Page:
Yes, You Can Order Food Delivery While Staying Financially Savvy. Here’s How.

(Photo: RYOT Studio; photos Courtesy of Ser Baffo and Jerome A. Shaw)
(Photo: RYOT Studio; photos Courtesy of Ser Baffo and Jerome A. Shaw)

I’m not your typical financial educator.

I order food delivery whenever my life demands it.

This is in conflict with what is often taught by most experts on those websites and personal finance advice articles that are geared toward individuals who are in need of pinching pennies or enjoy taking extreme cost-cutting measures.

I have often felt that quite a few of these articles don’t take into consideration opportunity cost, defined as the loss of potential gain from other alternatives when one alternative is chosen. Just because something saves you money doesn’t mean it saves you time — after all, the saying is true that time is money.

Know your worth

Most people don’t know what their time is worth to them, so it’s difficult for them to understand their opportunity cost. As an entrepreneur, I set my rates for contracts and partners based on the amount of hours it would take to complete the project, so I have a good understanding of what an hour or two of my time is worth (for me, it’s more valuable than the $30-to-$50 it might cost to order my family’s dinner from a restaurant).

Early in my business, I worked with a coach to help me streamline my business and processes. One of the things she stressed was releasing myself from non-productive tasks, also referred to as busy work. I don’t categorize food as non-productive because nourishment is a core element for our survival. That said, sometimes cooking my meals for myself and my family is not the most productive task for me. If it makes my life easier, ensures that my family is eating a quality meal and allows me to rest my mind and body, I order in.

(Photo: Image credits: Ser Baffo (left image) and courtesy of Tonya Rapley (right image))
(Photo: Image credits: Ser Baffo (left image) and courtesy of Tonya Rapley (right image))

Unlike other chores (such as laundry), it can be difficult to multitask when cooking, especially given my family’s dietary needs. Hearty casseroles and crock pot recipes suggested for working moms on social media are often high in calories or contain ingredients that don’t work for everyone in our household.

Anticipate change

My life today looks very different from when I started My Fab Finance in 2013. At the beginning of my financial journey, I was a single woman who lived in New York City with only herself to care for. Today I’m a mother, wife and the CEO of two businesses. Food delivery has also been critical during our major life transitions, such as when our son was born two years ago. As new parents, we struggled the first few weeks to take care of ourselves. One of the best gifts we received was a gift card for Grubhub that we could use on the days we didn’t have enough energy to prepare food for ourselves.

Our most recent transition has been a cross-country move during the pandemic. It took nearly four weeks for our items to arrive at our new home. We anticipated this delay and budgeted for the delivery of food so that eating would be the last of our worries as new homeowners. Choosing to do this has enabled us to explore different options in our new community while remaining mindful of social distancing and safety measures.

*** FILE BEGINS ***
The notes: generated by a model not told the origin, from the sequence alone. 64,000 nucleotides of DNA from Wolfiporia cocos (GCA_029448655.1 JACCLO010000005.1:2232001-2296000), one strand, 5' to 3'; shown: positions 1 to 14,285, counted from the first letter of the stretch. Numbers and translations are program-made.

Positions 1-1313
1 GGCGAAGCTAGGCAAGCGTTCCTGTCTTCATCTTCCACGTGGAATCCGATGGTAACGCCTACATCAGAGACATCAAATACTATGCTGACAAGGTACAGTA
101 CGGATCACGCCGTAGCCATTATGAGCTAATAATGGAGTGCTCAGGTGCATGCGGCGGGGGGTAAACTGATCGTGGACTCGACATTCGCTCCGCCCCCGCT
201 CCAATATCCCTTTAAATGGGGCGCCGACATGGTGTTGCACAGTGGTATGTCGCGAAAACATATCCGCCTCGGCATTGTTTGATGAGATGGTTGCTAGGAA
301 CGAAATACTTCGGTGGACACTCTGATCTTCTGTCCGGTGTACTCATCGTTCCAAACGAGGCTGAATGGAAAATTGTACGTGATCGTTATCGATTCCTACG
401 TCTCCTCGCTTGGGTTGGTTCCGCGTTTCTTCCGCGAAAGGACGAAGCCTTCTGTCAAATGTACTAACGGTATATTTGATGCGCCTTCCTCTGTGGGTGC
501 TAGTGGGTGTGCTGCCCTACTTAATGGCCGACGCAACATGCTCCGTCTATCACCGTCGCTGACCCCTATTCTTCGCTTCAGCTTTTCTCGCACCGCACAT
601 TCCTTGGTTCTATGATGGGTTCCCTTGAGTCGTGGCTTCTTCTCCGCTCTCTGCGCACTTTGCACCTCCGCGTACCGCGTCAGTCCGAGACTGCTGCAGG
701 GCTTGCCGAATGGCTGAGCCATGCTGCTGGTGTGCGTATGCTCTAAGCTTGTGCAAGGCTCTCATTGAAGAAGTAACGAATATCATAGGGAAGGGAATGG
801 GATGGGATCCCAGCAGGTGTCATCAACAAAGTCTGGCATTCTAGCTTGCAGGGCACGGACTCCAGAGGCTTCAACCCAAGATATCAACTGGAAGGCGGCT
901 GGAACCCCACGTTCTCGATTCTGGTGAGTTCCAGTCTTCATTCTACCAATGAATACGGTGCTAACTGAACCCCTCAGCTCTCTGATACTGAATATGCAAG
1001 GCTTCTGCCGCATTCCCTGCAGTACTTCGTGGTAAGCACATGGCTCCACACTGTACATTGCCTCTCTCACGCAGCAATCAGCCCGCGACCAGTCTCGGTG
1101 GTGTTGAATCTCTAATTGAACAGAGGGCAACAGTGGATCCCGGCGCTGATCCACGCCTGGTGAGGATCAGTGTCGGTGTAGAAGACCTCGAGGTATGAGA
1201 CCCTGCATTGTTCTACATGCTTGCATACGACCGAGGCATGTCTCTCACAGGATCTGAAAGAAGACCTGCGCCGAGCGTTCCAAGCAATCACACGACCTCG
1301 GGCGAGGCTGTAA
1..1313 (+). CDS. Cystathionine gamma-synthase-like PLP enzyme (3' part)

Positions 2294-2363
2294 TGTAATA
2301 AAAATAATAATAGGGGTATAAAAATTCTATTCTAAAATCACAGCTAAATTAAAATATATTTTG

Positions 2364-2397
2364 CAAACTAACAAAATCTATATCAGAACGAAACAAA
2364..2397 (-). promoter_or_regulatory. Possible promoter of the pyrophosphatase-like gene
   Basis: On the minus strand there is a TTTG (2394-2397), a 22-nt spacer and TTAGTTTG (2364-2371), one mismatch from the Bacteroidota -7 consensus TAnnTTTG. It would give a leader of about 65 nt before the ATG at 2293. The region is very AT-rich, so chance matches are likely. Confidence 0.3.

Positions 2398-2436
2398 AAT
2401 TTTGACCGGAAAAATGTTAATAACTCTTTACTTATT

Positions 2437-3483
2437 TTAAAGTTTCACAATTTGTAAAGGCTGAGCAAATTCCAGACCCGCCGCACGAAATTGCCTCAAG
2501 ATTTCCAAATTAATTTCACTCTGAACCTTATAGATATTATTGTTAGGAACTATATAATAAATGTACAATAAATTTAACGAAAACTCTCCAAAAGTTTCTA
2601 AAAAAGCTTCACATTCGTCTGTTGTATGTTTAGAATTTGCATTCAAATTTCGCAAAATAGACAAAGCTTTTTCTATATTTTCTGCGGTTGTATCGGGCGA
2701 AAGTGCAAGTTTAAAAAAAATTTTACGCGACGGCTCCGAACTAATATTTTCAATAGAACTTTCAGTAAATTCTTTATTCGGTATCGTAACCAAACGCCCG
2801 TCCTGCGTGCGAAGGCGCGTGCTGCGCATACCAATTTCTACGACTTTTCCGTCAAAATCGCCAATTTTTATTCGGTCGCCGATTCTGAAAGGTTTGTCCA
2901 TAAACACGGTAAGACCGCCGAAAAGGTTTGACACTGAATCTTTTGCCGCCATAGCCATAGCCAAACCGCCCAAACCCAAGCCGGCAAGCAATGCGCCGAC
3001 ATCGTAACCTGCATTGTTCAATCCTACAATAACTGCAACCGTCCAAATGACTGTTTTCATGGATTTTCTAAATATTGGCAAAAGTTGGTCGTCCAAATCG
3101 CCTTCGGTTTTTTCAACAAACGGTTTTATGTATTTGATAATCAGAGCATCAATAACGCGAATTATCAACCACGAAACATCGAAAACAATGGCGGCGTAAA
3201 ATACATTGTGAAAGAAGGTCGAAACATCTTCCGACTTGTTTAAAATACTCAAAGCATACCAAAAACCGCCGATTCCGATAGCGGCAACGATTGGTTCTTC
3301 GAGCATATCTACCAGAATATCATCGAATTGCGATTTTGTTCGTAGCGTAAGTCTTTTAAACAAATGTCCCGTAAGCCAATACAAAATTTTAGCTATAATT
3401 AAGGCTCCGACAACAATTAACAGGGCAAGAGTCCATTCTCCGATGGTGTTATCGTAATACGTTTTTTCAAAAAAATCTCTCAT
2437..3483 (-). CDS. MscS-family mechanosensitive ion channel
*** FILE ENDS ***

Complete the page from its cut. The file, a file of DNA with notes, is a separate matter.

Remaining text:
Here’s what I do

In 2013 I valued my money. In 2020, I value my time and my money, because I realize that properly managing my time enables me to focus on properly operating my businesses and maintaining the quality of life I have worked to achieve. And food delivery certainly helps me do that.

(Photo: Courtesy of Tonya Rapley)
(Photo: Courtesy of Tonya Rapley)

Here are some tips to make ordering food delivery cost-effective, so that you can be financially savvy while letting the chefs at your favorite restaurants handle all the cooking:

Opt to pick up: Delivery fees can add up, but you can avoid these if you select the option to pick the food up at the restaurant and arrange for you or someone else in your family to pick up your order. During the pandemic, I’ve loved this option for ordering quality food on the go for an impromptu picnic in the park.

Take advantage of deals: Seek out programs such as Grubhub Perks, which offer customers deals such as free delivery and dollars off at a variety of restaurants. These savings add up and — even better — they’re updated daily, so you’ll always be able to discover something new.

Remain consistent with your service of choice: Rather than hopping around to different delivery services, remaining consistent with one allows you to build up loyalty points quicker, which could also save you money over time.

Enroll in a membership program if dining out is a big portion of your budget: Speaking of Grubhub, it recently rolled out an industry-leading membership program, which includes unlimited free delivery and exclusive access to new Perks. Programs like these help cut costs that can add up to a lot of savings. 

From Grubhub:

Download the Grubhub app to discover Perks: always on deals, free food and rewards from local restaurants and national favorites. With over 300,000 restaurants nationwide, you can discover something new wherever you are and see which of your favorite restaurants are offering Perks. Click here to learn how to make every delivery more rewarding with Grubhub Perks.

This article was paid for by Grubhub and co-created by RYOT Studio. HuffPost editorial staff did not participate in the creation of this content.

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This article originally appeared on HuffPost and has been updated.